The only performance in the 1991 version I thought was intriguing and stood out from the original was Juliete Lewis as the daughter. Not necessarily better, but a more dynamic performance for that character. But if you really want to see a classic thriller that is a cut above the average from beginning to end, check out the original and you be the judge.

Read Best Reviews of Cape Fear (1991) Here

Please describe the audio/video quality of any Blu-Ray you review. Thanks to those who do this.

The video quality was great. I didn't see any grain, except for the movie in the movie theater. I give it a 9.2 on a 10.0 scale.

The DTS-HD 5.1 Master Audio was also great.

The movie was about 2 hours long. The aspect ratio was 2.35:1.

Want Cape Fear (1991) Discount?

This movie is yet another powerhouse brought to movie-lovers by none other than director Marty Scorsese and actor Robert De Niro. YAY!!! I love these guys!!

The film is about a newly released con named Max Cady(De Niro) who ventures out into the world he's been out of for 14 years with one mission in mind: to make his ex-lawyer, Sam Bowden(Nick Nolte) and his family pay. Ya see, our fearless, law-obiding lawyer here purposely withheld evidence during Cady's trial that would've set him free. Sam broke the law to remove a rapist from society.

Cady went in the bighouse just an illiterate man from Atlanta, but came out a sociopathic avenging angel complete with Biblical expressions tattooed on his skin. He also learned to read and read everything from philosophy to law books. He plans his reckoning the day of his release.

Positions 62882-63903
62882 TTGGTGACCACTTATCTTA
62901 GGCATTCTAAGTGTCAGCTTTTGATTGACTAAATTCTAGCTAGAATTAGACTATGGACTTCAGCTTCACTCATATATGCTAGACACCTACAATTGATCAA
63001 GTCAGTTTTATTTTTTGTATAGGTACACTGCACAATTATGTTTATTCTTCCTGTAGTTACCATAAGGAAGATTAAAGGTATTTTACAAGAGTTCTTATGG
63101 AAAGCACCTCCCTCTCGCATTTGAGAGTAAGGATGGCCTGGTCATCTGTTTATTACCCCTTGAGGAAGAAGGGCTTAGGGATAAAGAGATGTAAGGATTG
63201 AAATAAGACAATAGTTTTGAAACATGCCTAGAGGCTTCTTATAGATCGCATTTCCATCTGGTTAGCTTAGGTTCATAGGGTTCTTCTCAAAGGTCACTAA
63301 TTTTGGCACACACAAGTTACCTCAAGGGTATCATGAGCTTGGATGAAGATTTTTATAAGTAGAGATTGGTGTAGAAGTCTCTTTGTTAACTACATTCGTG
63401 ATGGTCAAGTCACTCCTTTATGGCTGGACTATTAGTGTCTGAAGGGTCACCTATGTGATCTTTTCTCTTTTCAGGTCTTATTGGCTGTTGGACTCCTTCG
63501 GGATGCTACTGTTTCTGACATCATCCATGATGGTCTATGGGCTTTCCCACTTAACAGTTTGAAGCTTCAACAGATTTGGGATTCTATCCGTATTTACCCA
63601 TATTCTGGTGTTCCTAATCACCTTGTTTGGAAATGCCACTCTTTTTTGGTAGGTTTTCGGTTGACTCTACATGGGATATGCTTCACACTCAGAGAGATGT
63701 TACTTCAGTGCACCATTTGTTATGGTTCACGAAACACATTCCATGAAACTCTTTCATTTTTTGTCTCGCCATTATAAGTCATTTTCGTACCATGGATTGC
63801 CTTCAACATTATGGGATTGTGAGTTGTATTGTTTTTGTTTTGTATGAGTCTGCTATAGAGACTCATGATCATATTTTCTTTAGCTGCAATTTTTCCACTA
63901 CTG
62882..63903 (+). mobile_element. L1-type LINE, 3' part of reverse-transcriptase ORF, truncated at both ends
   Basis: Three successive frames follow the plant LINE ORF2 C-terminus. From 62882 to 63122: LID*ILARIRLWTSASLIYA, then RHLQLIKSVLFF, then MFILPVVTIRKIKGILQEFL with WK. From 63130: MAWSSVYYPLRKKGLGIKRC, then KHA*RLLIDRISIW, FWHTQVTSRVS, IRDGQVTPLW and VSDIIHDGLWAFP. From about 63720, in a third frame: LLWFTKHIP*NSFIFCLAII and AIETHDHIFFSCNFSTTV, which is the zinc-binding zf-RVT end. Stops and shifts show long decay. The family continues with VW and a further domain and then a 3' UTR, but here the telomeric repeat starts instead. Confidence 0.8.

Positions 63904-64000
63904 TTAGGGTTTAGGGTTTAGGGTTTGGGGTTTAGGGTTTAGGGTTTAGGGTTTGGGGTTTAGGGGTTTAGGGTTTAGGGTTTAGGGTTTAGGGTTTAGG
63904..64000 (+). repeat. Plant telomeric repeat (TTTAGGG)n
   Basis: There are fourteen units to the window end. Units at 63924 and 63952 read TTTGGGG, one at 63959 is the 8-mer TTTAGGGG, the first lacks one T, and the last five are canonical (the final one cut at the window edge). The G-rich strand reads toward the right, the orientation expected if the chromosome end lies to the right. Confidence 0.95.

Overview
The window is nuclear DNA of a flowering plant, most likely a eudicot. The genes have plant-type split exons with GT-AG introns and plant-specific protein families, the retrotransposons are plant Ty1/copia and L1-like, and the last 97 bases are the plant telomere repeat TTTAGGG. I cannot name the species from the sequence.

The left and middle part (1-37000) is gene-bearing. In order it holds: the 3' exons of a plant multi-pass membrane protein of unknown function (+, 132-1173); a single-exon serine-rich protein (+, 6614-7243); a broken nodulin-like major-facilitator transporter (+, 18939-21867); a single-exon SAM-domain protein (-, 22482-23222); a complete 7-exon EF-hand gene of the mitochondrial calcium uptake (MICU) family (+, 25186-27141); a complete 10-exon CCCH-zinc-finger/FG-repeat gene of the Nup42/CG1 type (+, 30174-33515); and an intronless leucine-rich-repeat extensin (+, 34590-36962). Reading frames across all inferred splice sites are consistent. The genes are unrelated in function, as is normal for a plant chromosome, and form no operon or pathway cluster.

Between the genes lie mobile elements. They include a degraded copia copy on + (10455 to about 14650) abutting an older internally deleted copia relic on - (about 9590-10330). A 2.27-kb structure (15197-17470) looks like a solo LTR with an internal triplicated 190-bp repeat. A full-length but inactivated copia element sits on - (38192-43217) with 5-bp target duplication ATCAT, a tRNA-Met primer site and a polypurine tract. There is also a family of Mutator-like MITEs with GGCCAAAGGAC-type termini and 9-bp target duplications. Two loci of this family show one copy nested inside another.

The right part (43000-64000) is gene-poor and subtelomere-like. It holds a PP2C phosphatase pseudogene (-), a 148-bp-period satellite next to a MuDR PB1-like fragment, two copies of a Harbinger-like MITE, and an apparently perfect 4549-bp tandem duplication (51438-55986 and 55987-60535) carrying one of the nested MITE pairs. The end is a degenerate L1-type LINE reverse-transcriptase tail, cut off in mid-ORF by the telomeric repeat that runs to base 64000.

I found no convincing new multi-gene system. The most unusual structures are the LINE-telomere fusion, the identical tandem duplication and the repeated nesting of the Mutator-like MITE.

Sam, unbeknownst to Cady's release, is dealing with dilemmas of his own. He still lives with the guilt of Cady's trial along with suspicions of unfaithful actions from his wife, Leigh.(Jessica Lange)He also must contend with the fact that his teenage, MTV-oriented daughter, Danielle (Juliette Lewis) was recently expelled from school for smoking marijuana. As you can see, the Bowden family is anything BUT functional. So it's that withering stability that provides more fuel to Max's scorching fire.

Max deals with each member of the Bowden family individually. He confronts Sam, promising that he's gonna learn about loss. He has a moment with Leigh when she retrieves her mail, and then tries to manipulate Danielle in her school's drama pit. Max even roughs up Sam's "mistress," Lori. All of these encounters come together in one last stormy show-down on Cape Fear.

De Niro is very show-y in this film with his elaborate tattoos, Southern accent, long hair and muscular body. It's a twist of the old cliche that evil is always grotesque. That's hardly so for De Niro's characterization of Maximillian Cady. His actions ARE grotesque and disturbing, but not his appeal. He's attractive man...who just happens to be evil.He's just fun to watch, from beginning to end. Marty couldn't have found anyone else to do it better.

Nick Nolte, Jessica Lange, and Juliette Lewis give awesome performances, too. I applauded Juliette Lewis the most though. She really carried her own weight for this film. Gotta give her a lotta kudos for that...especially for the 9-minute drama-pit sequence. Whoa!

Martin Scorsese's direction and Thelma Schoonmaker's fantastic editing make this movie even more worthwhile. It's genius!

Save 38% Off

No comments:

Post a Comment